Lab 12-Forensics and Variation.docx - ANT 3514 Introduction...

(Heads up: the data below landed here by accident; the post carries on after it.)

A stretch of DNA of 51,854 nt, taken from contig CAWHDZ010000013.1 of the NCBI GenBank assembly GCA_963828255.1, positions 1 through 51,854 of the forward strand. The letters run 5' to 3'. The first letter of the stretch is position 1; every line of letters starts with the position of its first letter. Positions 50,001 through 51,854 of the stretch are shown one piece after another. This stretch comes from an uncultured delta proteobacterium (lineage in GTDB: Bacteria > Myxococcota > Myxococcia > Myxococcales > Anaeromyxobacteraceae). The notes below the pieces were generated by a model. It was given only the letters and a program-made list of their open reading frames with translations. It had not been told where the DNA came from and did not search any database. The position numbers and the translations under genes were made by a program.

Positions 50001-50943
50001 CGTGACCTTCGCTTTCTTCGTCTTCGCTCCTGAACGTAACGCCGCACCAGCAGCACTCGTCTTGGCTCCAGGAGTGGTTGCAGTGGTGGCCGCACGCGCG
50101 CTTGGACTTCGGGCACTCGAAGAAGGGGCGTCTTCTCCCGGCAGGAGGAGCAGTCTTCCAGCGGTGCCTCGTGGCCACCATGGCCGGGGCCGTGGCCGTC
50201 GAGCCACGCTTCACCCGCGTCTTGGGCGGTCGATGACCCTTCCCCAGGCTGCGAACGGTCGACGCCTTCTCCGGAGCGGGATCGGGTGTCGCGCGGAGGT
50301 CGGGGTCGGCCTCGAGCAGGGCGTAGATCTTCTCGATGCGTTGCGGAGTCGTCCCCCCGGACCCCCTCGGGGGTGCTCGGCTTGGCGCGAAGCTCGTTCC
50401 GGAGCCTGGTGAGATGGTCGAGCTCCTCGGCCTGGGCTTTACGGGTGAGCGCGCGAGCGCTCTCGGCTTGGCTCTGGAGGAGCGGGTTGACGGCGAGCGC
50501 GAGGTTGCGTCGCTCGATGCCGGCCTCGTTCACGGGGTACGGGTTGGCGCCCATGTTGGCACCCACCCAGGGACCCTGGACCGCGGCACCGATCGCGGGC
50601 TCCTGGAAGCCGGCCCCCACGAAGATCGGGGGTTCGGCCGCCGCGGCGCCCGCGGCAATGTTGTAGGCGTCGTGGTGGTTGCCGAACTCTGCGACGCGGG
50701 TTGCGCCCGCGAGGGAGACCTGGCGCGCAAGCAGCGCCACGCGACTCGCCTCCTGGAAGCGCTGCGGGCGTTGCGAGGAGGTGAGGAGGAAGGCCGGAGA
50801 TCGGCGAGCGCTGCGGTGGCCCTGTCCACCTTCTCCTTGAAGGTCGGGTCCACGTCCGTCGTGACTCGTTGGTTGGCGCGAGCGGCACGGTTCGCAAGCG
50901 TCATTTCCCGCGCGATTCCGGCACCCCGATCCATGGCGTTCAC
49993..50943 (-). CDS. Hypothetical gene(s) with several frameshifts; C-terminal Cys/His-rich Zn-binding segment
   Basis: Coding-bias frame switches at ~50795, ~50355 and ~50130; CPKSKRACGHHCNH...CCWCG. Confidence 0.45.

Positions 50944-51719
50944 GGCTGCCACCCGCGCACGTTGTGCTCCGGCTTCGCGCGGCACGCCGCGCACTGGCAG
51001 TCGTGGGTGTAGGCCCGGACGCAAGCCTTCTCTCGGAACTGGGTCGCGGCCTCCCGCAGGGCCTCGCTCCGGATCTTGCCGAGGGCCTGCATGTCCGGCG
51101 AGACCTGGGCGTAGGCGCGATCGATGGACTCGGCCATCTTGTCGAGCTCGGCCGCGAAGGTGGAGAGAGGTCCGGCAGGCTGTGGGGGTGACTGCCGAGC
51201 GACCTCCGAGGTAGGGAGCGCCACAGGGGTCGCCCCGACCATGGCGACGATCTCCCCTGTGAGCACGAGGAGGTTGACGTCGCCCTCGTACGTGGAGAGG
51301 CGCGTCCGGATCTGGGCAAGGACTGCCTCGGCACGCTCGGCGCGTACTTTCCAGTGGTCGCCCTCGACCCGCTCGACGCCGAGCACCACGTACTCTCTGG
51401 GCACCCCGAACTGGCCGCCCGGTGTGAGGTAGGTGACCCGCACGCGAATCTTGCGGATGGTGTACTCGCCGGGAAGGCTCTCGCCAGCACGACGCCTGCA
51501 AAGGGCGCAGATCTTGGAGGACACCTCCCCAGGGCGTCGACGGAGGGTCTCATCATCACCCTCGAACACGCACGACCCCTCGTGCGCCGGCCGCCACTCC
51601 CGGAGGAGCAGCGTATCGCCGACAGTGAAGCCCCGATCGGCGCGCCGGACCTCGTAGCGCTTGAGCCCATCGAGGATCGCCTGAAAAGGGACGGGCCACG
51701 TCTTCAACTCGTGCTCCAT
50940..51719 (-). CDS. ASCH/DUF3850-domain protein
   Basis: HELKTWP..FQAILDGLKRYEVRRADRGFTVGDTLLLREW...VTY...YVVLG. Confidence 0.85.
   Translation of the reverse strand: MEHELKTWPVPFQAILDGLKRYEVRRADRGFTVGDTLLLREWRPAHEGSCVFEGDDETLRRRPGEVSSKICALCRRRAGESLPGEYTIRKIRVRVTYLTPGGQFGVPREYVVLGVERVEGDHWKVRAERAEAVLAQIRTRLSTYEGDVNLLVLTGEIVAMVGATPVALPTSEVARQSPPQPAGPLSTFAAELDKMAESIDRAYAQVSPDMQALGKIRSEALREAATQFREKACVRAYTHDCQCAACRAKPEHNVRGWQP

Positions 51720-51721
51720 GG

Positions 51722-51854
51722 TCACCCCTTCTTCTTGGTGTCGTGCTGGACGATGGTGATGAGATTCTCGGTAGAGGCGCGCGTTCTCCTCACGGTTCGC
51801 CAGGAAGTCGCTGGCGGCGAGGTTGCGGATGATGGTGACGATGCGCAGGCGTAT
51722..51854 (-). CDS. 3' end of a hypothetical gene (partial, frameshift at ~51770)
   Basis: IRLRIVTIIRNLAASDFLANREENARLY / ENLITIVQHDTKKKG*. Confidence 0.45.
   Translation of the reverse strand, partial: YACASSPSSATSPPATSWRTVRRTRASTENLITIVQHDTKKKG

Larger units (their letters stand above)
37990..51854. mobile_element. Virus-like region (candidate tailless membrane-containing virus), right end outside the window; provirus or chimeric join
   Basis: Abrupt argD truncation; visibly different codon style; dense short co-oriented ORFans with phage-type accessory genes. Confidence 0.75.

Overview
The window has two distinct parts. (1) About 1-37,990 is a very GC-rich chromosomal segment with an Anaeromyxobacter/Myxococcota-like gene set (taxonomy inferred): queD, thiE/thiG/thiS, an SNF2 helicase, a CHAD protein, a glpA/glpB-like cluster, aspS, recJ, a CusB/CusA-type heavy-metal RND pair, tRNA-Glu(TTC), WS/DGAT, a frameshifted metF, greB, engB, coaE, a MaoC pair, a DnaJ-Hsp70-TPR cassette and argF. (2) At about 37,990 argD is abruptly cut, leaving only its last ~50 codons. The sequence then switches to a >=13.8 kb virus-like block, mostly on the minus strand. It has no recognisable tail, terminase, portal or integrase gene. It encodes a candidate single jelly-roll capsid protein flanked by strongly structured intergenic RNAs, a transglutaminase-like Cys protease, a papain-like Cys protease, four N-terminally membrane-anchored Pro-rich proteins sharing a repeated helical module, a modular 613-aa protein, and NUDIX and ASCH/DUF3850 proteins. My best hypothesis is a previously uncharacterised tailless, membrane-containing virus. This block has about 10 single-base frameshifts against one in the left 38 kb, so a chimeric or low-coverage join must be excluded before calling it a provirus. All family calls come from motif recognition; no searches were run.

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ANT 3514 – Introduction to Biological Anthropology Lab 12: Forensic Anthropology and Modern Human Variation Learning Objectives: Estimate the sex, stature, and age of death of an individual based on skeletal remains. Identify and interpret the skeletal manifestation of some pathologies. Critically evaluate the notion that there are different biological human races. Purpose: To become familiar with the methods employed by forensic anthropologists to create biological profiles of skeletal remains. Forensic anthropologists apply their knowledge of biological anthropology to modern medicolegal contexts. Working in various settings (e.g . , for Medical Examiners and coroners, war crimes investigations, or the U.S. military), forensic anthropologists help to identify the dead by generating biological profiles of deceased individuals – estimations of their age, sex, ancestry, stature, and identifying characteristics – based on traits visible and/or measurable in the recovered skeletal remains. Forensic anthropologists often ask questions and use tools that are similar to those of other biological anthologists such as paleoanthropologists and bioarchaeologists, so many of the things you will do in this lab will seem familiar. Yet some tasks that might have been relatively easy in previous labs, such as telling males from females in sexually dimorphic apes, becomes more difficult when we study anatomically modern humans. Homo sapiens is a very young species with little genetic variation and a low degree of sexual dimorphism. As humans, we are adept at perceiving even small differences in appearance that can be used to distinguish individuals. Features that would be considered minor variation within many other species play a significant role in how we identify other people in our day-to-day lives, and may often carry sociocultural meanings that are disconnected from the biological roles of these traits. In this week’s lab we will see how difficult it can actually be to detect variation among anatomically modern humans once some of the more superficial characteristics such as skin color are removed. Since all modern humans spread across the globe are members of the same species ( H. sapiens ), most human variation is continuous, with certain physical traits like skin color and nose morphology following geographic gradients called clines . Some combinations of discrete skeletal traits (that can be described as appearing either one way or another) are concordant, meaning they frequently appear together in the same individual. Forensic anthropologists are often concerned with identifying such traits in order to assess the ancestral population with which human remains might be associated. However, most of the traits contributing to human variation are non-concordant, meaning they are not tied to each other and can be inherited independently (think back to Mendel’s Law of Independent Assortment). For instance, while dark hair and dark eyes are often seen in the same individual, not everyone who has dark hair necessarily has dark eyes.

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